When “Dr. Doom,” Larry Eils, retired as senior director of technical services from the National Automatic Merchandising Association (NAMA) in 2008, many were regretful. A friendly and entertaining speaker, everyone agreed Eils would be missed. Luckily, he agreed to stay on as a NAMA knowledge source partner and he still takes calls about the industry. But in his retirement, Eils is not loafing on the couch, watching TV, waiting for the phone to ring. With two rambunctious black labs to attend to, Eils and his wife, Marsha, are up at 6 a.m., and spend whatever time they can enjoying the outdoors.
20 YEARS AS A VENDING EDUCATOR
Having joined NAMA in 1985 after working as the Rock County, Wis. health officer, educating vending operators about food safety came naturally for Eils. During NAMA expos, he frequently reminded attendees there has never been a confirmed case of foodborne illness originating from a vending machine. What Eils never mentioned was how much of a role he played as director of health, safety and technical standards for the industry to make such a claim.
In his time with NAMA, Eils paid close attention to the federal food code and ensured that the requirements of the federal food labels were manageable for the vending industry. He explained the labels during industry conventions and answered numerous questions.
Eils also worked tirelessly to keep abreast of federal transportation rules, refrigerant recycling regulations, and numerous other rules. In the 1990s, he spearheaded NAMA’s plastic ring recycling for beverage six packs. Later, he oversaw the formation of the technical standards committee, a group of equipment and technology suppliers that developed uniform standards for electronic data in vending machines. Working with the industry software and machine manufacturers, both in the U.S. and Europe, to develop electronic data standards was one of Eils’ proudest accomplishments. “It has allowed the industry to improve their methods of operation to operate in today’s business environment,” he said.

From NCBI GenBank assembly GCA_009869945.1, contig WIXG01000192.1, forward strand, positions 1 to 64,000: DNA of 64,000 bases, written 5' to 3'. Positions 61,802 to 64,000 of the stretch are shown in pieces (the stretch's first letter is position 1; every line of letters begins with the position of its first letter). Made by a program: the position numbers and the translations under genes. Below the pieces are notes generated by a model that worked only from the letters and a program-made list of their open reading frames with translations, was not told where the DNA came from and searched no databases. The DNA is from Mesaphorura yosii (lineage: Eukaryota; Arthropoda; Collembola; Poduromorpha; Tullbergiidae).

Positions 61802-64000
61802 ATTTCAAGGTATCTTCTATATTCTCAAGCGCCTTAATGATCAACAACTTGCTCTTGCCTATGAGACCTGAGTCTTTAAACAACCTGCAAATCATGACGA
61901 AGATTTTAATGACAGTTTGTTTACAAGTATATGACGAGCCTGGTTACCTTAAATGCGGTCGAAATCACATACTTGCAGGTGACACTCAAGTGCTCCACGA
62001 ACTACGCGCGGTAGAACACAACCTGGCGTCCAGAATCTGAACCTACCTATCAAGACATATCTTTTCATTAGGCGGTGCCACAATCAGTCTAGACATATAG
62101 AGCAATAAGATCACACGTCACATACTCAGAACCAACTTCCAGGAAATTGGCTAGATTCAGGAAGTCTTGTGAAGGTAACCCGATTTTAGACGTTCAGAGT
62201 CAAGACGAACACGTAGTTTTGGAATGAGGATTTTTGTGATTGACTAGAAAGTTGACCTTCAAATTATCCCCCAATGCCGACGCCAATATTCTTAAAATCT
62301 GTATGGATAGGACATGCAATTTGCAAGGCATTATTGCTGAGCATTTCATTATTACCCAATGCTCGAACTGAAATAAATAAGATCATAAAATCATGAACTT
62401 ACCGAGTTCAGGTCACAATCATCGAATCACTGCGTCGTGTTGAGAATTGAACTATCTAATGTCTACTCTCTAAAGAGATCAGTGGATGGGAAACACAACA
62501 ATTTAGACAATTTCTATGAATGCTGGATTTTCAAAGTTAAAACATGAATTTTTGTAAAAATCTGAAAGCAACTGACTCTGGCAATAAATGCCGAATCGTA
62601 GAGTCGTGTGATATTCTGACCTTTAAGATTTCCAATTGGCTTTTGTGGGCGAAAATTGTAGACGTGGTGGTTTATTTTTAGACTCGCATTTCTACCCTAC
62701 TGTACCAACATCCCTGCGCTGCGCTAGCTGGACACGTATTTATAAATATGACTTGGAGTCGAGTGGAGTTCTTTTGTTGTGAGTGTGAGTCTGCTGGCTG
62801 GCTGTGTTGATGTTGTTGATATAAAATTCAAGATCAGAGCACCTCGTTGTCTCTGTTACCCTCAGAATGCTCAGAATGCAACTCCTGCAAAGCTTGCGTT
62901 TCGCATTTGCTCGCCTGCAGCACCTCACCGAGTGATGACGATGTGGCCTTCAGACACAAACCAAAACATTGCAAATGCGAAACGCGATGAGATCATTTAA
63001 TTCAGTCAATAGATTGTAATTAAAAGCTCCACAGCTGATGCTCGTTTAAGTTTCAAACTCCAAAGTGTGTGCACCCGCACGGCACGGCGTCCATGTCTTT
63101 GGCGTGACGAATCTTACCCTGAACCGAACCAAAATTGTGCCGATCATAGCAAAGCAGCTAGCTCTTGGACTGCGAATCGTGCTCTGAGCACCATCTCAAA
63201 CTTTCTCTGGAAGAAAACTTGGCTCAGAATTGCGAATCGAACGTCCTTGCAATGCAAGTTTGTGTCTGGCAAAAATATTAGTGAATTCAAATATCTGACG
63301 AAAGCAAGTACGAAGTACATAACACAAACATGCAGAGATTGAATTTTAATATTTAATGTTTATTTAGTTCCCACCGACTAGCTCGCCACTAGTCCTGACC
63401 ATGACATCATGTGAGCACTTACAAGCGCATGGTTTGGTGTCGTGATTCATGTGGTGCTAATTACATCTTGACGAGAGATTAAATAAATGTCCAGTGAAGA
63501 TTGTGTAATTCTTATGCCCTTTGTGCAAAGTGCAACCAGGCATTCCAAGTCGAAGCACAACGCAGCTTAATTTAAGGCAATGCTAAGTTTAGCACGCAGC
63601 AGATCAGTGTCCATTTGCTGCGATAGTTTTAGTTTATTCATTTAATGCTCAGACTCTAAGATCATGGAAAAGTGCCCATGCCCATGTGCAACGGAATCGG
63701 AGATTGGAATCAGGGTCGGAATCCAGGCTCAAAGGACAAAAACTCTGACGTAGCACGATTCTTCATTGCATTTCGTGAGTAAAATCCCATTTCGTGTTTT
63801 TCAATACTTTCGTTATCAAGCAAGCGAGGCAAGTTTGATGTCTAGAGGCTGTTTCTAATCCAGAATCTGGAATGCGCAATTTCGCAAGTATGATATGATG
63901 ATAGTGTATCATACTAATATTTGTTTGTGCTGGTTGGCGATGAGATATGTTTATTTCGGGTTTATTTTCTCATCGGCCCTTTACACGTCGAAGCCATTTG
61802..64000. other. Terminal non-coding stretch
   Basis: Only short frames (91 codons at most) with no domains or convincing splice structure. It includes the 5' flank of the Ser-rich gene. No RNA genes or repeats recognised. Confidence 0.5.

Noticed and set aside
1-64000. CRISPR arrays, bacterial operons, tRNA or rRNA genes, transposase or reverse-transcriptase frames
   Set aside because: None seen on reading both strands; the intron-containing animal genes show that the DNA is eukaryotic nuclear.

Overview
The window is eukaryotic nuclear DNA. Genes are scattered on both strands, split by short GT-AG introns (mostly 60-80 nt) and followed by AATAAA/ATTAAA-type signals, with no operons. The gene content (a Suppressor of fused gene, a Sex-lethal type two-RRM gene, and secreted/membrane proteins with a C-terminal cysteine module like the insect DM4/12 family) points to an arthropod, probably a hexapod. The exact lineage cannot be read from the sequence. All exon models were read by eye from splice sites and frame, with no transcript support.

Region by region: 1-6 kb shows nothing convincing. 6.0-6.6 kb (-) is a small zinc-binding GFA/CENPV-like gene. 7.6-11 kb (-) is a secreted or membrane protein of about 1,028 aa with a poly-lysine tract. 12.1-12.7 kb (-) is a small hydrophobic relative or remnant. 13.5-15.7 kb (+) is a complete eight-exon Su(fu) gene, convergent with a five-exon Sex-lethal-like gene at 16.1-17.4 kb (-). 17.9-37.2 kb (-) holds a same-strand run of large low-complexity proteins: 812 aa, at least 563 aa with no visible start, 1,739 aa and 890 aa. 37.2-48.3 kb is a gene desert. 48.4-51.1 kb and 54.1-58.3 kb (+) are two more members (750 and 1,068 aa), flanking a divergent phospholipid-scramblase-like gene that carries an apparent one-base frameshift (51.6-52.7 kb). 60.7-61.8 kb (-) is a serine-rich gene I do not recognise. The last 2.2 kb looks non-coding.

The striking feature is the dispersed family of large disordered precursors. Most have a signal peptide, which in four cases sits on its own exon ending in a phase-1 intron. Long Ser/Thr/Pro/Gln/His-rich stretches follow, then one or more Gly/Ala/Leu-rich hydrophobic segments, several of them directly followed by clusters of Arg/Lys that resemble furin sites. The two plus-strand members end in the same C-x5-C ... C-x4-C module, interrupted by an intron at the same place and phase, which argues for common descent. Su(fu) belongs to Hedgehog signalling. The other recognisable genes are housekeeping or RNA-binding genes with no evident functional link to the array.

FROM VENDING TO HOMESTEADING
On the outskirts of Harvard, Ill., which is known for its annual Harvard Milk Days celebration, the Eils’ house stands on six acres. Built in 1992 when they were living in Hoffman Estates near Chicago, both husband and wife always planned to retire in the country. “Looking for land to build on, we followed the train tracks,” said Eils. The train station is close to the house so Eils can get to downtown Chicago quickly.
The house’s 4-season porch allows the couple to continue one of their favorite pastimes year round — gardening. Shelves overflow with greenery around the windows, and beyond them is evidence of several flowerbeds back dropped by land filled with native prairie specimens.
“We both love plants,” said Eils. They have some large flower beds and are steadily increasing their vegetable garden. Last year, Eils built a gardening shed behind the peony flower bed. Some of the peonies, which were passed down from his wife’s grandmother, are more than 100 years old.
A CALLING FOR CLASSIC CARS
If not working in the yard, the couple might be cruising in their 1977 MGB, a classic British sports car Eils bought in 1987. As a member of the British Boots and Bonnets Car Cub out of Rockford, Ill., retirement allows him to attend the group’s meetings and events. In fact, this year he’s been elected events chairman, arranging monthly day drives and one long weekend for the 90 members of the club. In 2008, he overhauled the car’s engine, or helped anyway. “I’m a pseudo mechanic,” joked Eils. “I get the tools.”
Encouraged by a member of the car club, Eils also joined the Woodstock Wood Workers Club. In his modest workshop in the basement, he enjoys building and repairing whilygigs. These colorful garden sculptures use the power of the wind to turn a propeller that sets a whimsical scene in motion. During the summer, he displays his collection of whirlygigs on a section of the fence in the garden.